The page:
Getting to space isn’t as difficult as it used to be, but that doesn’t mean it’s easy. Relativity Space aims to vastly simplify the incredibly complex machine that is a launch vehicle by 3D-printing it from tip to tail fins. Co-founder and CEO Tim Ellis will be joining us at TC Sessions: Space on December 16 & 17 to discuss the company’s ambitious plans and upcoming first launch.
Relativity was founded in 2015 and since then has racked up a full slate of eager customers, making its Terran-1 rocket possibly the most pre-sold launch vehicle ever. And it’s not hard to see why. The 3D printing process that Ellis, with co-founder and CTO Jordan Noone, dreamed up while cutting their rocketry teeth at Blue Origin, is potentially revolutionary.
Launch vehicles are normally made up of thousands of parts, each of which must be manufactured, inspected, and fitted together individually. This not only makes building a rocket a long and complex process, but an expensive one, too.
Relativity’s approach is to 3D print everything it possibly can in its enormous “Stargate” printers, reducing the total number of parts by orders of magnitude — while, at least according to pre-flight tests, not affecting the final product’s performance. In fact, by removing the magnification of minor manufacturing defects and human error in assembly, reliability and performance can be significantly improved.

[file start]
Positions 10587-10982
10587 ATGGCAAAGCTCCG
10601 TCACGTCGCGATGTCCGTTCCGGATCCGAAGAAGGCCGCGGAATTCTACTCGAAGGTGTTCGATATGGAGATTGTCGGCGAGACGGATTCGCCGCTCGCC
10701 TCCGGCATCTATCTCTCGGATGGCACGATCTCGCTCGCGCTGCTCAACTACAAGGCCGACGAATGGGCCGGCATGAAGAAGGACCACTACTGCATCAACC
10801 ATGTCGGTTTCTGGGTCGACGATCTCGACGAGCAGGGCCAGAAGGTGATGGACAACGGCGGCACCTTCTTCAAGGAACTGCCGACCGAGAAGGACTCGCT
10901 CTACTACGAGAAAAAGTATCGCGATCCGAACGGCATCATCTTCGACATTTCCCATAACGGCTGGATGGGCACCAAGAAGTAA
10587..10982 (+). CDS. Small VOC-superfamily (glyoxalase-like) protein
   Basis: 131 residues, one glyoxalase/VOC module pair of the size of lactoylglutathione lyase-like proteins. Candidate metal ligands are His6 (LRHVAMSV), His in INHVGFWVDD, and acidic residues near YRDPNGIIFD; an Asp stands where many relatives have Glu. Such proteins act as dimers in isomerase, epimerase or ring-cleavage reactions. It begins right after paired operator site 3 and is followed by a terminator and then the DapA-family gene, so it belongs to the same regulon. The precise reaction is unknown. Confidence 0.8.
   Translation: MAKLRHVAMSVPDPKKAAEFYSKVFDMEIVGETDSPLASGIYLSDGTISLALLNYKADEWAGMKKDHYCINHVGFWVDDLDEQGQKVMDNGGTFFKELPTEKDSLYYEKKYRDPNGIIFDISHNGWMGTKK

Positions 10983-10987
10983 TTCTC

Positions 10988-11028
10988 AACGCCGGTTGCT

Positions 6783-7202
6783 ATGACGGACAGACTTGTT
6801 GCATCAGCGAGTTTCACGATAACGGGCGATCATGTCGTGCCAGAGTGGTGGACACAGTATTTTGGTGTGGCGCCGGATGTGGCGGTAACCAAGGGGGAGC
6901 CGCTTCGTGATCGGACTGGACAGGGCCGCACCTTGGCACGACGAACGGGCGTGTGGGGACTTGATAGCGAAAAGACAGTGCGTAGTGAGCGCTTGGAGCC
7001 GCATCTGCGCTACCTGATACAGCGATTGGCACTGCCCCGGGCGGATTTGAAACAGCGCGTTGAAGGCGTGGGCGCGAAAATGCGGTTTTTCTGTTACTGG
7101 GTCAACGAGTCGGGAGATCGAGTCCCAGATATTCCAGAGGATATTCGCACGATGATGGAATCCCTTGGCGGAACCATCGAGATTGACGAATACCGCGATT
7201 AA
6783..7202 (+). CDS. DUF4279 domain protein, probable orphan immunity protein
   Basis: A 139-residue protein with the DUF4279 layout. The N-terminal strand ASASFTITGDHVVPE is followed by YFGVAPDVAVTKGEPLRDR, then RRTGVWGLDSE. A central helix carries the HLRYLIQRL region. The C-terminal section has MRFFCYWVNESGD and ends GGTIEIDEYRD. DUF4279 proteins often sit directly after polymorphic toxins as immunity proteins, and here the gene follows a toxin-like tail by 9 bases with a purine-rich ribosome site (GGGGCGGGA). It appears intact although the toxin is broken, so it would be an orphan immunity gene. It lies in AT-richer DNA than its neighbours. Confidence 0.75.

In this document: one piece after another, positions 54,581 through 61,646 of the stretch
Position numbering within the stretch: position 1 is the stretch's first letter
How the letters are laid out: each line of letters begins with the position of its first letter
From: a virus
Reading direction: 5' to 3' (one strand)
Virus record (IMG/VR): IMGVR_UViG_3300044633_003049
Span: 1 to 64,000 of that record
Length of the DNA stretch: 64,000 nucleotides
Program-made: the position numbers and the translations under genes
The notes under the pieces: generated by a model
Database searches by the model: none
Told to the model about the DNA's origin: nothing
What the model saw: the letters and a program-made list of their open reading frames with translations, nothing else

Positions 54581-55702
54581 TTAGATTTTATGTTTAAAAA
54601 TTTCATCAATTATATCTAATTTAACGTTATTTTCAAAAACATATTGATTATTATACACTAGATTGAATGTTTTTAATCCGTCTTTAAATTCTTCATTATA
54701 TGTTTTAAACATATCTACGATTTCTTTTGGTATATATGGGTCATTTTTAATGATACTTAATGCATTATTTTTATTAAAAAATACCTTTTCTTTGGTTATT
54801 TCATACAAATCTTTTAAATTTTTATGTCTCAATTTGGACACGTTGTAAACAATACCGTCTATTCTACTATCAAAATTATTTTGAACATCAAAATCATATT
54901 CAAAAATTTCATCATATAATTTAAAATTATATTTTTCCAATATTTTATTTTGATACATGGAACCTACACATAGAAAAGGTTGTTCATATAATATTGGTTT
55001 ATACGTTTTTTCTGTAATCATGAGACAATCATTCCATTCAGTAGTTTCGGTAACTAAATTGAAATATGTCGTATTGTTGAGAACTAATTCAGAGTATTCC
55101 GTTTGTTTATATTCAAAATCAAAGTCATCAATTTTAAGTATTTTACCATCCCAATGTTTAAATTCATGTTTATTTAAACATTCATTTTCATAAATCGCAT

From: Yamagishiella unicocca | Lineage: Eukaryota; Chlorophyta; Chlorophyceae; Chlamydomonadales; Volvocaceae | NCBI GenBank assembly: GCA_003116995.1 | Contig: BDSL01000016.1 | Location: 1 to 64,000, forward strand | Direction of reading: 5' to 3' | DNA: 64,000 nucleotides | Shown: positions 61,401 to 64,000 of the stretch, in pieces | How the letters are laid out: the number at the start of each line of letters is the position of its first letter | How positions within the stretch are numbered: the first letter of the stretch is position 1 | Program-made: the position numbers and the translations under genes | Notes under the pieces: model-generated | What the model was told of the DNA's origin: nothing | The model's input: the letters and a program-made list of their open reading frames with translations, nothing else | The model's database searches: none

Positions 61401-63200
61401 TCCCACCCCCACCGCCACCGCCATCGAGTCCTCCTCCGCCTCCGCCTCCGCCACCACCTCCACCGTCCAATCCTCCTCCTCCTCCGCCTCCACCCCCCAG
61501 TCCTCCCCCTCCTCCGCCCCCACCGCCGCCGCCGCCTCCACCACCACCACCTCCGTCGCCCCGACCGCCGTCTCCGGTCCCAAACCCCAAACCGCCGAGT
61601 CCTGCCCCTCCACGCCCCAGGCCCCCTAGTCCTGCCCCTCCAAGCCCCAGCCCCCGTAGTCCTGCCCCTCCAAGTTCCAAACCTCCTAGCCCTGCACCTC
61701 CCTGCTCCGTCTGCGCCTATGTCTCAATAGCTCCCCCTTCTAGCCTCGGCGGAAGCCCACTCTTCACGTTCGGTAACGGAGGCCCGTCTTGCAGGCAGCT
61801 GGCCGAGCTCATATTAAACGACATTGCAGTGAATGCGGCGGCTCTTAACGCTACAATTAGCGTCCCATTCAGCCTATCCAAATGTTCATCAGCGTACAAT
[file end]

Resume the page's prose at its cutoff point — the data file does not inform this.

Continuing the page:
And if something goes wrong, well, you can break down the old one and print a new one in about two months, a fraction of the time it would take to build a new Delta IV or Falcon 9. Altogether it’s a very attractive proposition.
Of course, creating an entire new manufacturing process for rocketry from scratch is something of a major endeavor, but Relativity has done enough to convince both investors and customers that it is far from a mere science project. The company raised $35 million in 2018 and $140 million in 2019, and is preparing for its first orbital flight in 2021.
With next year shaping up to be the most important since the company was founded, Ellis will have a great deal to discuss, from the technology they use to the competition they’ll be going up against.
Get an early-bird ticket for just $125 until next week. And we have discounts available for groups, students, active military/government employees and for early-stage space startup founders who want to pitch and give their startup some extra visibility.